Taking a child into care is always the last resort
How strong is your working relationship with teachers?
The school sees a child more than we ever will. They can report on the day-to-day behaviour, performance, academic achievement, how they settle and parents' involvement.
You have some teachers who are very keen to support families in making changes, working alongside us and keeping us in the loop.
Hertfordshire has set up school liaison officers to help teachers work with social services. Is that useful?
It's very important. At present, I am dealing with a child who has been difficult to place in school, so they have arranged an integration panel meeting, getting everyone who is working with the child and other school heads to come together to see how best we can get this child back into school.
How closely do you work with police?
Referrals can come through in relation to domestic violence incidents; a child may have been reported to us with non-accidental injury; a vulnerable adolescent may be out at night and the parents can't find them. We work very closely with the police, on a day-to-day basis.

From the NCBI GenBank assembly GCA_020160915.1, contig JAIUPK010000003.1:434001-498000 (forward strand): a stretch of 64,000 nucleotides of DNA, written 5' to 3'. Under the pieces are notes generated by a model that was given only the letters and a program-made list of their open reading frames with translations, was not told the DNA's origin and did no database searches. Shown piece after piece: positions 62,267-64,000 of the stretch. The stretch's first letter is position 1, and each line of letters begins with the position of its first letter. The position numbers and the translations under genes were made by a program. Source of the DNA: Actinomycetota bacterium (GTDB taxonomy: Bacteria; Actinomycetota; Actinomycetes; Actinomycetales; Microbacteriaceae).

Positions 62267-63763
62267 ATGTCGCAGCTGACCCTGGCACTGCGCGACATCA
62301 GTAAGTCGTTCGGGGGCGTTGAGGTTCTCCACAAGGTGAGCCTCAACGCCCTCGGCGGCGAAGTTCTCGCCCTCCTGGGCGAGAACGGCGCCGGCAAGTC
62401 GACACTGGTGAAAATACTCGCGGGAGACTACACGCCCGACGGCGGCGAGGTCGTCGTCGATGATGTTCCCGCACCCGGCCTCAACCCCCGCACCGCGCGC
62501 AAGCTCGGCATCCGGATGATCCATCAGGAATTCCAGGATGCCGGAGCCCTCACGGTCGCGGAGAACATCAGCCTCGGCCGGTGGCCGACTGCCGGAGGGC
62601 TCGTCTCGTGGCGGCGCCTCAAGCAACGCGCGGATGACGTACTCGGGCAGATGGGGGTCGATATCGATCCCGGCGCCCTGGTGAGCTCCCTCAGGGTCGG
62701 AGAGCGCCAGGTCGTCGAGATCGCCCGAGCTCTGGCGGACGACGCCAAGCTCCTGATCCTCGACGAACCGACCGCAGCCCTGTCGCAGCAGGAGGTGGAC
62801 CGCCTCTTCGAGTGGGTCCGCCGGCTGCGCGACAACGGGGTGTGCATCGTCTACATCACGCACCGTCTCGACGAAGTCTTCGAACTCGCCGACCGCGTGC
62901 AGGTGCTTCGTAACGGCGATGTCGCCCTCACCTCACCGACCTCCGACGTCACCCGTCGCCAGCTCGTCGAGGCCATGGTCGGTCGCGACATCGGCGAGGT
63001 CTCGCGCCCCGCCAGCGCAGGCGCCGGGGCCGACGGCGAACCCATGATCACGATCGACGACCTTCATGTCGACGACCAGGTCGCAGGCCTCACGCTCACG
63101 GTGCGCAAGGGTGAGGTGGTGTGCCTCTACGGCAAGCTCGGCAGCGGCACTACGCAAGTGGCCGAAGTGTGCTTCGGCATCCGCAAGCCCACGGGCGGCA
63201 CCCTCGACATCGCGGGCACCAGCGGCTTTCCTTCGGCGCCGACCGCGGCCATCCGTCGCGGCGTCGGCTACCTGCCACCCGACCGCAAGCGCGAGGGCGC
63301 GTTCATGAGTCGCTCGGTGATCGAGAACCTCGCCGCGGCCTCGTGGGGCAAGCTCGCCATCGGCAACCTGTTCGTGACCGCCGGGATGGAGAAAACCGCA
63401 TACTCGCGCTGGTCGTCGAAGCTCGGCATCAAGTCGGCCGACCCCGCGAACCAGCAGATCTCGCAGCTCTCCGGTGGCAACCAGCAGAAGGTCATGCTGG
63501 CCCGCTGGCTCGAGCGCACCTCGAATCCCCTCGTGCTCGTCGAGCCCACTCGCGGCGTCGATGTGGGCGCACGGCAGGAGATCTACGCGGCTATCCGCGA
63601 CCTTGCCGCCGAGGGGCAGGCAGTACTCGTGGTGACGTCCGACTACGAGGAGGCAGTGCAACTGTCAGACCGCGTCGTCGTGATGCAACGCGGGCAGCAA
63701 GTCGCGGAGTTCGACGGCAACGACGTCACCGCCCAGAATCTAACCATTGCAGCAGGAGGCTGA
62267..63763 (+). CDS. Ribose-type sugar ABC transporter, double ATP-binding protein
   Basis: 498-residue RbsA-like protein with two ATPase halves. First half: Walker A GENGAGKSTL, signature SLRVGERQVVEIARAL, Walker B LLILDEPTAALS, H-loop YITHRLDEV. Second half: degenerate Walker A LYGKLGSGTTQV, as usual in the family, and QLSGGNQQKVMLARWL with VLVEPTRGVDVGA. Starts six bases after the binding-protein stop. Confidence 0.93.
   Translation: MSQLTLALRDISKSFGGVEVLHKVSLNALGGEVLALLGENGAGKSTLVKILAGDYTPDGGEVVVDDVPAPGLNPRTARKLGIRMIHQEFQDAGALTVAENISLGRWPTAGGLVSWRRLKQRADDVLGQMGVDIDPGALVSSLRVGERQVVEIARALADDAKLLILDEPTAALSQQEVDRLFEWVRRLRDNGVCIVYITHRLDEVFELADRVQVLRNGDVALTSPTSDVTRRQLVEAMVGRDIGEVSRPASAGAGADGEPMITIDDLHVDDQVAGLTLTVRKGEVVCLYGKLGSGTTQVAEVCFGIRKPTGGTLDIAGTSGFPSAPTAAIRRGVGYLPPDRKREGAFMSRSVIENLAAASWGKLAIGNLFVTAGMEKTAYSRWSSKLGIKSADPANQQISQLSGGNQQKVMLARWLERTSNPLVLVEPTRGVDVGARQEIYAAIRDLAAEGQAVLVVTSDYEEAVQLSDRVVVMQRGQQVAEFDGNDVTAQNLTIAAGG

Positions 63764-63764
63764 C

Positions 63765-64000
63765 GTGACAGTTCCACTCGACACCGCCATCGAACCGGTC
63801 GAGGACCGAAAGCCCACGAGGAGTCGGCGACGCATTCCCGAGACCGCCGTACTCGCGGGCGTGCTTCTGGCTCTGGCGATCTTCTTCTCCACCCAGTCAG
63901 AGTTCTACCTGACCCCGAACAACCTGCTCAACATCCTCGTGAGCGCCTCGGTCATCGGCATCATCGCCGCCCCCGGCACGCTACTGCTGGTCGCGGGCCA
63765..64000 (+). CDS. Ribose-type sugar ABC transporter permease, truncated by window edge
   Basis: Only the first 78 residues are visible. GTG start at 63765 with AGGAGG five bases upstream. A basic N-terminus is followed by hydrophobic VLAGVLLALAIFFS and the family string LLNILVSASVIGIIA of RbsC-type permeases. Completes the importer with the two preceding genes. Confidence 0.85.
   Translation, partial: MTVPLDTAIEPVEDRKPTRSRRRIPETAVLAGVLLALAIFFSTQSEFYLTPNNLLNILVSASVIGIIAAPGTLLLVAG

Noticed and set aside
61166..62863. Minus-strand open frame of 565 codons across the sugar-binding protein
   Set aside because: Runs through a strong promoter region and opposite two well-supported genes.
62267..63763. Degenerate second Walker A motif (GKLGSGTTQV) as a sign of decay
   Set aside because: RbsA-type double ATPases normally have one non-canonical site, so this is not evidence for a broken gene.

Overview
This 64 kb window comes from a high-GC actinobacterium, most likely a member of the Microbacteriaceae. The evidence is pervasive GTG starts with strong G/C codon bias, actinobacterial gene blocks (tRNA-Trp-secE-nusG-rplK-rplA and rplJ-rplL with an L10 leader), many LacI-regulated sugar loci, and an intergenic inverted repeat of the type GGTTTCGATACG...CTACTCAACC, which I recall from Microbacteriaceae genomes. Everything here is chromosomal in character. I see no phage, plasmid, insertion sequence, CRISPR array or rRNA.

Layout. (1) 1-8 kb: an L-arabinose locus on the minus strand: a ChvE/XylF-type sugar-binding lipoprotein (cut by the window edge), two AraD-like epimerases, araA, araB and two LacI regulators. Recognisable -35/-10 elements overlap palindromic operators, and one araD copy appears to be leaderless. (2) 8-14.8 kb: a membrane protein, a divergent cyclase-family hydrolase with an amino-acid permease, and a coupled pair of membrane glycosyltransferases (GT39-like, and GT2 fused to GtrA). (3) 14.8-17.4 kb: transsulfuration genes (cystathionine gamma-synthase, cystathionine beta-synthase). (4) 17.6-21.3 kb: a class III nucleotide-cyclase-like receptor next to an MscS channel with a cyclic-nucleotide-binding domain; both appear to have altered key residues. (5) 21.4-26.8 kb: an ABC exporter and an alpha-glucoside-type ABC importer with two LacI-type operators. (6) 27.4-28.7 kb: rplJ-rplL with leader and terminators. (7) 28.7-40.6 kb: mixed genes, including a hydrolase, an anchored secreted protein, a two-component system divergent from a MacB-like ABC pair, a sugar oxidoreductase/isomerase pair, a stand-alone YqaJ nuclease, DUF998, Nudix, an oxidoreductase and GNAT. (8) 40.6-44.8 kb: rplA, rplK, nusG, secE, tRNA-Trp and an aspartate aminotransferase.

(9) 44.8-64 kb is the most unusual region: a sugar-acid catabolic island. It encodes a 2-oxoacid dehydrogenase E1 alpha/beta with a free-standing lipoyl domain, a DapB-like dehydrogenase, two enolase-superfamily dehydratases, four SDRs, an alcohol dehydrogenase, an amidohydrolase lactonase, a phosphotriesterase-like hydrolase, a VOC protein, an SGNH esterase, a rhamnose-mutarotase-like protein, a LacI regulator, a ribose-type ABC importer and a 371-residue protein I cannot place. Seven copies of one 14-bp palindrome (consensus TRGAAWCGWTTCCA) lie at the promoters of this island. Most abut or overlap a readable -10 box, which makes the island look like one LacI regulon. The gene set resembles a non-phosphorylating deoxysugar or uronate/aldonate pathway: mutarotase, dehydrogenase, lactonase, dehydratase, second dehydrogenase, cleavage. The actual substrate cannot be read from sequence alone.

Have there been times you felt unable to help as much as you'd have liked?
We do see distressing situations that can be heart-wrenching for me - as a person and as a parent.
It's disheartening when a family refuses to engage or does not acknowledge their responsibility. They may feel they are being attacked by other professionals, but they have played a significant role in the family's dysfunction.
It must be difficult to take a child out of the family and into care.
It's a last resort. It's certainly not the best part of the job, because we're here to keep families together. It's a decision that is not made lightly but is about the wellbeing of the child.
Sometimes social workers are criticised if they intervene too early. At other times they are criticised if they don't intervene soon enough.
I have a strong belief in my ability and a passion about the job. I believe all of us have something to contribute to our society. You trust yourself and you run with it.
Beverley Davy, 44, an initial assessment social worker in Hertfordshire, works closely with teachers to help children in danger.